Jean-Paul Pirnay (1st from left) Nino Grdzelishvili (3rd from left) Wael (small child) and his parent. Further in the picture: Khadidja Rezig (mother, 2nd from left) and doctor Patrick Soentjens (far right). Picture: Sofiane Rezig
One of the cases described in the 100 patient paper. Young patient Wael (child) treated successfully with phage therapy. 
Also pictured is lead author Dr. Jean-Paul Pirnay (1st from left), phage researcher Nino Grdzelishvili (3rd from left), Khadidja Rezig (mother of patient, 2nd from left) and Dr. Patrick Soentjens (far right). 

Picture used with permission  from the website https://www.thomashausler.com/category/phage-therapy/. Picture was from Sofiane Rezig.

Before treatment, the carefully selected and produced phage products were thoroughly assessed for quality and safety by Sciensano, in accordance with the bacteriophage API monograph (2).  Various parameters are checked including potency, bioburden, pH and endotoxin levels. Phage genome sequencing is also performed to ensure phages genomes contained no genetic determinants known to confer lysogeny, toxicity, virulence or antibiotic resistance. Host bacteria were assessed to ensure production strains were as safe as possible.

Each phage was assigned a passport which allows it to be used as an API (Active Pharmaceutical Ingredient) for personalized phage preparations.

 

A genome report of Pseudomonas phage 4P showing it is acceptable for clinical application.
Example of a phage passport for Pseudomonas aeruginosa phage 4P.

Some major concerns that may arise during phage therapy include the occurrence of resistance and antibody neutralization of the phages. These are addressed in this paper using supporting assays.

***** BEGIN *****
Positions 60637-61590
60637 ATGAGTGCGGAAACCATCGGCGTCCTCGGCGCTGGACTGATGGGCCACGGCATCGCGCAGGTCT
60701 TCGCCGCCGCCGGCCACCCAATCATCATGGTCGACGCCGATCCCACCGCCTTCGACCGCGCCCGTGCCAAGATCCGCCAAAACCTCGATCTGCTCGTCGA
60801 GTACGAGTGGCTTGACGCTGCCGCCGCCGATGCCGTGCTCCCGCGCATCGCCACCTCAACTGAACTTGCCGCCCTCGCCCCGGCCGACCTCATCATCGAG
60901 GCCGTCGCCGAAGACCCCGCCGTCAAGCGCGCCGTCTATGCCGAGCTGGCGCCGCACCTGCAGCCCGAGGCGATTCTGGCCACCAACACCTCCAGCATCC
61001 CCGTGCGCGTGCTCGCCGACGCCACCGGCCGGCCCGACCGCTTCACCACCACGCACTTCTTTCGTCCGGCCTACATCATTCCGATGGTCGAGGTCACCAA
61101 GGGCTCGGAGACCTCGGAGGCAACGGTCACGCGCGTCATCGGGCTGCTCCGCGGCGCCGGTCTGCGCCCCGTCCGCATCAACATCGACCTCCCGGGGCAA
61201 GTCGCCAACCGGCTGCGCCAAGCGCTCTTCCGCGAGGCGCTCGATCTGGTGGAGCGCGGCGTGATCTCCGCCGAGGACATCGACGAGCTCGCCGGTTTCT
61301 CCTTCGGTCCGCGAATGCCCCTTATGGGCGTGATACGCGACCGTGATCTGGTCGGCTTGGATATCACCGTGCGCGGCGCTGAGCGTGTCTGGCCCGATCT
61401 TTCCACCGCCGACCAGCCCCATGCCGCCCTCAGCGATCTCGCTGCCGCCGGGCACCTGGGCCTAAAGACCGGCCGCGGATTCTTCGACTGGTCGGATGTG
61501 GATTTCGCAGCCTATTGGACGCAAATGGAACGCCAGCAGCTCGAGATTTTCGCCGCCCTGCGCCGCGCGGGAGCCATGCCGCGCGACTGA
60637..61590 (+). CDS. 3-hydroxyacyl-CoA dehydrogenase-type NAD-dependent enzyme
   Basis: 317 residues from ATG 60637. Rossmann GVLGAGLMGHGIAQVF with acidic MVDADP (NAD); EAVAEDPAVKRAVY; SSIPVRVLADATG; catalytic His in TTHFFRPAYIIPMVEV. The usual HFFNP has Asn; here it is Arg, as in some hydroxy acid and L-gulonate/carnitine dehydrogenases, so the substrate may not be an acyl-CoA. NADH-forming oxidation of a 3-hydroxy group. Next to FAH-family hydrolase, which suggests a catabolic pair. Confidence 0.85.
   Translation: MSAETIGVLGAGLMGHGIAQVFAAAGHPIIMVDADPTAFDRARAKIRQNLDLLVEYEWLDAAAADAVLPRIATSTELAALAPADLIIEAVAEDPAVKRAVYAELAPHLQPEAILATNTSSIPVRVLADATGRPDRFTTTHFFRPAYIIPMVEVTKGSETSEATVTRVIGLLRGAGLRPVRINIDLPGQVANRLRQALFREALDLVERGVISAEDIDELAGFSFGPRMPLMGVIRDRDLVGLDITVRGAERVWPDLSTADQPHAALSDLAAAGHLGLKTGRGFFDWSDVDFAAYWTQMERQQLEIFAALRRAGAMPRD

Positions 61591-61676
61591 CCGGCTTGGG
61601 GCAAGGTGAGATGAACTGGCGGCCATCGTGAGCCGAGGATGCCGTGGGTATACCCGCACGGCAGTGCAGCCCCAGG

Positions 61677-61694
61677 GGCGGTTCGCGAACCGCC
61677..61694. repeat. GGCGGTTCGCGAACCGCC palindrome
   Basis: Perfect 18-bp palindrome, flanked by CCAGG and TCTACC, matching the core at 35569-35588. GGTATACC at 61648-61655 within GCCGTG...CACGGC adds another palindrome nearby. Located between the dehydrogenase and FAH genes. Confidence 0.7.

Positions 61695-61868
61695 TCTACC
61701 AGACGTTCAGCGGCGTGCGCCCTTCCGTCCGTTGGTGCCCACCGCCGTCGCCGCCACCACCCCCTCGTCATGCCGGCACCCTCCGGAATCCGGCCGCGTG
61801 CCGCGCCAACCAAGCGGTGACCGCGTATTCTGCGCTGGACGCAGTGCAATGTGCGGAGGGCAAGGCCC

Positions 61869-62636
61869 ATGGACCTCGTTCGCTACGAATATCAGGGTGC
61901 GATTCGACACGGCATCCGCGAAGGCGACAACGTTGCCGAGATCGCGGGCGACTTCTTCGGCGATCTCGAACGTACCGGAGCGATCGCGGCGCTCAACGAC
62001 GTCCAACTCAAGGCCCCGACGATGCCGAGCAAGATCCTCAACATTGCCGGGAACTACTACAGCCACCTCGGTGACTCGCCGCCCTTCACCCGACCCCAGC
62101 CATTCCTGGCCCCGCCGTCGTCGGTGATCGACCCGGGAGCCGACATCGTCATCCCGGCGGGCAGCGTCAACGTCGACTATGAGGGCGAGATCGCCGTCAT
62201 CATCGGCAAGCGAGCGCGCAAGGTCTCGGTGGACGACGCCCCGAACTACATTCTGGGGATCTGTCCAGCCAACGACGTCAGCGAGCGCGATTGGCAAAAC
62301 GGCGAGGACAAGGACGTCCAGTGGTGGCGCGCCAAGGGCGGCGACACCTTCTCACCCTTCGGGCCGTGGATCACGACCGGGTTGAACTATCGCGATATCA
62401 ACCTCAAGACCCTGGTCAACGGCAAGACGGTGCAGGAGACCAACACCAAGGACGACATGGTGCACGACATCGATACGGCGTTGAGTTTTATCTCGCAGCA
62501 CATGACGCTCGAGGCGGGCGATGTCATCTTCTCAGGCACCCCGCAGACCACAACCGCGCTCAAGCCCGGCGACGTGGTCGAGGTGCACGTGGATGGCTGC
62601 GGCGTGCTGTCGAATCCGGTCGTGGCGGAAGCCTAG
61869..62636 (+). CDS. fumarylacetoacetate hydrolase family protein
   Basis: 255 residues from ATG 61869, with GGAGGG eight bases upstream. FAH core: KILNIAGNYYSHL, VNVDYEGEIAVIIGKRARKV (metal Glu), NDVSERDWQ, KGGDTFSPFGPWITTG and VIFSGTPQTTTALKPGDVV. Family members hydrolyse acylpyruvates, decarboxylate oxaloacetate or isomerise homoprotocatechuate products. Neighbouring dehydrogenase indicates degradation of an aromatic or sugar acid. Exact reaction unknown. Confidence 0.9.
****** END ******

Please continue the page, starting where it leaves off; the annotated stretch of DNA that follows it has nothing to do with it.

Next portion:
As for the isolation of bacterial resistors, in vivo selection of phage-insensitive phenotype was observed in seven of 16 patients for which adequate follow-up samples were available. Genome sequencing of bacterial isolates from several patients, performed at KU Leuven, revealed single-nucleotide polymorphism (SNP) mutations within the bacterial receptor genes as the basis of the resistance phenotype (5 cases). In one of these patient cases, a multidrug-resistant Pseudomonas aeruginosa developed resistance to three different phages, each targeting distinct bacterial receptors. Despite the development of resistance, there were accompanying fitness trade-offs observed, including reduced virulence and re-sensitivity to fluoroquinolones. The latter was likely due to an accompanying mutation within a gene encoding a major multidrug efflux pump, a possible receptor for the phage used. This phenomenon confirms the value of a directed strategy for phage therapy: utilizing phages that target these efflux pumps, so that in the event of resistance, the once-resistant bacteria regain sensitivity to antibiotics. Observing this strategy in action during phage therapy in a patient provides valuable insight into its real-world applicability and efficacy in treatments.